New Orleans Mayor Mitch Landrieu gave a bleak assessment to the City Council about consent decrees designed to reform the police department and jail. The mayor warns that severe cutbacks are in store if both reform plans take effect in this budget year.
Mayor Landrieu told the council that he requested the Justice Department's help with reforming New Orleans police operations. He supports the plan approved by Attorney General Eric Holder and a federal judge. But he says he was blindsided by a consent decree to reform the city jail.
“Some have questioned whether we’re just blowin’ smoke or exaggerating. Some have suggested that this is just political theater. This is about math.”
Landrieu says the Police Department decree will cost $55 million over five years. The plan to bring the city jail into constitutional compliance is twice that. And it has no control over how the money is spent by Sheriff Marlin Gusman.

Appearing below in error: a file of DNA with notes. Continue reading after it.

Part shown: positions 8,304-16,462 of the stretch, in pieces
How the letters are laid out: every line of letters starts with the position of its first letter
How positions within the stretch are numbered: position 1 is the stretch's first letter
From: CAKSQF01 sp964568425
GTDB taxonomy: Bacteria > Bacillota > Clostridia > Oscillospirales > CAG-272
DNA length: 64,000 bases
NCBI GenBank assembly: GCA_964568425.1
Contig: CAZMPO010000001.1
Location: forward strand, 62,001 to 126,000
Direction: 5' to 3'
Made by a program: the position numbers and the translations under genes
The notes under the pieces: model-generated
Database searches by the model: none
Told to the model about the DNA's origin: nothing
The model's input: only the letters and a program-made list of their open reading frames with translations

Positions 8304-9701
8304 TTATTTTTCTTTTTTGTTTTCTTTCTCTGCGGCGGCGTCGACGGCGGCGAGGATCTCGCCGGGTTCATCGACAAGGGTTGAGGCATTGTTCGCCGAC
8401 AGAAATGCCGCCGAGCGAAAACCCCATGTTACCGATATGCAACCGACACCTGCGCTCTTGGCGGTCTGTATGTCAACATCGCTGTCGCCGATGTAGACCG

“The bottom line is that both the Orleans Parish Sheriff’s Office and the NOPD consent decrees cannot be paid for at the same time in this fiscal year without raising taxes or substantially gutting all aspects of city services, especially public safety.”
Civil rights attorney Mary Howell told the council that she was disappointed to hear fear and frustration at the process to reform a jail that’s been a problem for years.
“This is not complicated. There are well-run, safe, secure, humane, constitutional jails all over this country. They’re all over this country. This is not we’re starting from the beginning. This is like Corrections 101.”
Gusman said at a later news conference that Landrieu is trying to deflect attention from what the mayor should have known was coming. A federal judge will review the jail consent decree Monday. A hearing on funding the plan is set for May.